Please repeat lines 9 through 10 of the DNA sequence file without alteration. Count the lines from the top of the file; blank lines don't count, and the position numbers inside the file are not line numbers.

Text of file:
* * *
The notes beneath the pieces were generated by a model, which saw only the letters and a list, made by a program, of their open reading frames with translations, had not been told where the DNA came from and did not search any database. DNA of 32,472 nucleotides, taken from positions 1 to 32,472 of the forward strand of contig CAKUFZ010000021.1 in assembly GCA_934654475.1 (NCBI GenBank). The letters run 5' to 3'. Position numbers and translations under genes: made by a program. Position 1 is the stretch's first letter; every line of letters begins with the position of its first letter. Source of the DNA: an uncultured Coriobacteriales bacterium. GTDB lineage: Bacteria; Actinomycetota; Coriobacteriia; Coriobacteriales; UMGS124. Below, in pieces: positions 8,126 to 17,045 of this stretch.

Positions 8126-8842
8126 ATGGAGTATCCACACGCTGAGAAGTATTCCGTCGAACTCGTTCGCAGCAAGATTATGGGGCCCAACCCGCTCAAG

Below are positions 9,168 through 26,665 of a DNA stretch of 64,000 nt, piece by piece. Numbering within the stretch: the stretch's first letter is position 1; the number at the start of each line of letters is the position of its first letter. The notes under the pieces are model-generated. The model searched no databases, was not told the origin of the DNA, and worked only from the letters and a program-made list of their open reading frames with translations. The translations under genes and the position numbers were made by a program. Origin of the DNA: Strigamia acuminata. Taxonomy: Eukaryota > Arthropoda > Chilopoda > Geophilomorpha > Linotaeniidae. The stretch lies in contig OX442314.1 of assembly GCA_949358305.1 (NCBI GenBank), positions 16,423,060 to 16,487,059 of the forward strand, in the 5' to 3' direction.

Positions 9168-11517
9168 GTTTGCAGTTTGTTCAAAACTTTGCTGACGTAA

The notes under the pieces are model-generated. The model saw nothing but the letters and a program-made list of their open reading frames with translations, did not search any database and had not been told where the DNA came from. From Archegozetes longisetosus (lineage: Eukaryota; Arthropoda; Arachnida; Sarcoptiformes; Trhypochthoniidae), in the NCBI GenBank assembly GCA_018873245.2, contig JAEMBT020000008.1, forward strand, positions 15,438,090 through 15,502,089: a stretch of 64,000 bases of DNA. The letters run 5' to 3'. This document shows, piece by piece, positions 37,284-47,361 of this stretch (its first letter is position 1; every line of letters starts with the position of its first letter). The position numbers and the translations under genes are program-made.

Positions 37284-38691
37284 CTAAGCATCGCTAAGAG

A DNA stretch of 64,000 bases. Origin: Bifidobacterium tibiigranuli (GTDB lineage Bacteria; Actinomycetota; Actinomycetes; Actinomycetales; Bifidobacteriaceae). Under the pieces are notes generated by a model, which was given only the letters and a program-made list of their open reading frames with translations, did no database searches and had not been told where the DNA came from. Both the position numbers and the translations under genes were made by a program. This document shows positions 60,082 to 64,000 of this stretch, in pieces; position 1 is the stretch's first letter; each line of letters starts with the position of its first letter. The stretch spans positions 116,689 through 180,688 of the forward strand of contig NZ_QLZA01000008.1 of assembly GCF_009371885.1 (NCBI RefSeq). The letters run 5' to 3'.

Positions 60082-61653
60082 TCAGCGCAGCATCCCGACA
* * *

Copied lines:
37284 CTAAGCATCGCTAAGAG

A DNA stretch of 64,000 bases. Origin: Bifidobacterium tibiigranuli (GTDB lineage Bacteria; Actinomycetota; Actinomycetes; Actinomycetales; Bifidobacteriaceae). Under the pieces are notes generated by a model, which was given only the letters and a program-made list of their open reading frames with translations, did no database searches and had not been told where the DNA came from. Both the position numbers and the translations under genes were made by a program. This document shows positions 60,082 to 64,000 of this stretch, in pieces; position 1 is the stretch's first letter; each line of letters starts with the position of its first letter. The stretch spans positions 116,689 through 180,688 of the forward strand of contig NZ_QLZA01000008.1 of assembly GCF_009371885.1 (NCBI RefSeq). The letters run 5' to 3'.